The capture of the ship had been easy, so easy. The guard had been well kept only until the skipper and his party had gone out of sight toward the human village. Nobody ever expected trouble from beast-men, and the watch on board had not dreamed of a rush until they were down and secure. But this—the rationalization of intricate space-machinery—was by contrast a doleful obstacle. "Please remember," Parr pleaded with Ruba again.

And so for hours. And at last, prodded and cajoled and bullied, the degenerated intelligence of Ruba had partially responded. His clumsy paws, once so skilful, coaxed the mechanism into life. The blasts emitted preliminary belches. The whole fabric of the ship quivered, like a sleeper slowly wakening.

"Can you get her nose up, Ruba?" Parr found himself able to inquire at last.

"Huh, boss," spoke Ling from his watch at the door. "Come. I see white thing."

Parr hurried across to look.

The white thing was a tattered shirt, held aloft on a stick. From the direction of the village came several figures, Martian and Terrestrial. Parr recognized the bearer of the flag of truce—it was Varina Pemberton. With her walked the three Martian hands whom he had warned off, their tentacles lifted to ask for parley, their weapons sheathed at their belts. Sadau was there, and Shanklin.

"Ready, guns," Parr warned Ling and Izak. "Stand clear of us, out there!" he yelled. "We're going to take off."

"Fitzhugh Parr," called back Varina Pemberton, "you must not."

"Oh, must I not?" he taunted her. "Who's so free with her orders? I've got a gun myself this time. Better keep your distance."

The others stopped at the warning, but the girl came forward. "You wouldn't shoot a woman," she announced confidently. "Listen to me."

Parr looked back to where Ruba was fumbling the ship into more definite action. "Go on and talk," he bade her. "I give you one minute."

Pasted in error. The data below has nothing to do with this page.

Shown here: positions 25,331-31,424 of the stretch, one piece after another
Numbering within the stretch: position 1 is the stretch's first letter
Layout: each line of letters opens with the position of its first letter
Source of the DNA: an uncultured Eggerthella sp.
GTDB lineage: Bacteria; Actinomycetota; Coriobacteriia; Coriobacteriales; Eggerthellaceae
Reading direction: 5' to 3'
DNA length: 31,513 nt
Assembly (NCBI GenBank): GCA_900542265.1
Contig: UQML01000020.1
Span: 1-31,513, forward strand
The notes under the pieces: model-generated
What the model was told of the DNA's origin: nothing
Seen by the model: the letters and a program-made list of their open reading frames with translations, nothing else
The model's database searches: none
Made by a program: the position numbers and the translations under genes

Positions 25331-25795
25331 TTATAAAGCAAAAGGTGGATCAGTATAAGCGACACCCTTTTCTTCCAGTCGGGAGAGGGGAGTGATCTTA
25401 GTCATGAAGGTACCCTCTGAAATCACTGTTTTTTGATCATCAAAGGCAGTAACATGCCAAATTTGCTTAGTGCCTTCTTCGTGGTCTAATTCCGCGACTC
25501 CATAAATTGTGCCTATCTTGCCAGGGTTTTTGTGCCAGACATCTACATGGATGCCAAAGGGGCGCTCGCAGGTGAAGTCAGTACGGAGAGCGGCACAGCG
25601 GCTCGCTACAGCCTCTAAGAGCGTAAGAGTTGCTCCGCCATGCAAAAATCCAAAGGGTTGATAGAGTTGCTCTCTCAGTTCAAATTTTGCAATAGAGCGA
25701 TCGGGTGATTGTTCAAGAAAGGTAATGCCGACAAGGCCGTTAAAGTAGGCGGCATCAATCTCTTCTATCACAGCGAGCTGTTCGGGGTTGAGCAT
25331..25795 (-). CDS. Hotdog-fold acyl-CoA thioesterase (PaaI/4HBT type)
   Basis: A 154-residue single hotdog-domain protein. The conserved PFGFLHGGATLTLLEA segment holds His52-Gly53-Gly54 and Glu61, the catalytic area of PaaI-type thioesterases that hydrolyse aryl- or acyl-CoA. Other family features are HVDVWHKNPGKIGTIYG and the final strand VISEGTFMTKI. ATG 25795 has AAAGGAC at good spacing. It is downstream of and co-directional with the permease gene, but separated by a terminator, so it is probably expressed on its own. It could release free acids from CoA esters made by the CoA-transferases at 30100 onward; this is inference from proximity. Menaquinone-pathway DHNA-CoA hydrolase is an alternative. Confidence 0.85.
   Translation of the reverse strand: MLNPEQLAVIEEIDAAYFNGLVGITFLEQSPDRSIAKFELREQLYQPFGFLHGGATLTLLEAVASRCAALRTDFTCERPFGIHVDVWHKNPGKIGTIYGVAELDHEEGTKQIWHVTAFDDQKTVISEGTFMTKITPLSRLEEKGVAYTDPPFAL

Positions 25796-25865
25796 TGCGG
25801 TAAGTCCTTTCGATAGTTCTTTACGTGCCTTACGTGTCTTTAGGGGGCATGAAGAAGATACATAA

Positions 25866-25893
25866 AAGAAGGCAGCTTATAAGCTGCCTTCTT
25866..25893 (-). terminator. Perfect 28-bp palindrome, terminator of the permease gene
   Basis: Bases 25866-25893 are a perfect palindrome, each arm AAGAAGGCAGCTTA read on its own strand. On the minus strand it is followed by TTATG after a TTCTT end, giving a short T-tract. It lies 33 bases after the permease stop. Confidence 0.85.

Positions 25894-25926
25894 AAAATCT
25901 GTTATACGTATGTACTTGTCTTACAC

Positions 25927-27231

"You've got to give up this foolish idea," she said earnestly. "It can't succeed—even if you take off."

"No if about it. We're doing wonders. Make your goodbyes short. I wish you joy of this asteroid, ma'am."

"Suppose you do get away," she conceded. "Suppose, though it's a small, crowded ship, you reach Earth and land safely. What then?"

"I'll blow the lid off this dirty Martian Joke," he told her. "Exhibit these poor devils, to show what the Martians do to Terrestrials they convict. And then—"

"Yes, and then!" she cut in passionately. "Don't you see, Parr? Relations between Mars and Earth are at breaking point now. They have been for long. The Martians are technically within their rights when they dump us here, but you'll be a pirate, a thief, a fugitive from justice. You can cause a break, perhaps war. And for what?"

"For getting away, for giving freedom to my only friends on this asteroid," said Parr.

"Freedom?" she repeated. "You think they can be free on Earth? Can they face their wives or mothers as they are now—no longer men?"

"Boss," said Ling suddenly and brokenly, "she tell true. No. I won't go home."

It was like cold water, that sudden rush of ghastly truth upon Parr. The girl was right. His victory would be the saddest of defeats. He looked around him at the beast-men who had placed themselves under his control—what would happen to them on Earth? Prison? Asylum? Zoo?...

"Varina Pemberton," he called, "I think you win."

The hairy ones crowded around him, sensing a change in plan. He spoke quickly:

"It's all off, boys. Get out, one at a time, and rush away for cover. Nobody will hurt you—and we'll be no worse off than we were." He raised his voice again: "If I clear out, will we be left alone?"

"You must give back that armor," she told him. "The Martians insist."

"It's a deal." He stripped the stuff from him and threw it across the floor to lie beside the bound prisoners. "I'm trusting you, Varina Pemberton!" he shouted. "We're getting out."

They departed at his orders, all of them. Ling and Izak went last, dropping the stolen guns they had held so unhandily. Parr waited for all of them to be gone, then he himself left the ship.

At once bullets began to whicker around him. He dodged behind the ship, then ran crookedly for cover. By great good luck, he was not hit. His beast-men hurried to him among the bushes.

"Huh, boss?" they asked anxiously. "Ship no good? What we do?"

He looked over his shoulder. Somewhere in the night enemies hunted for him. The beast-folk were beneath contempt, would be left alone. Only he had shown himself too dangerous to be allowed life.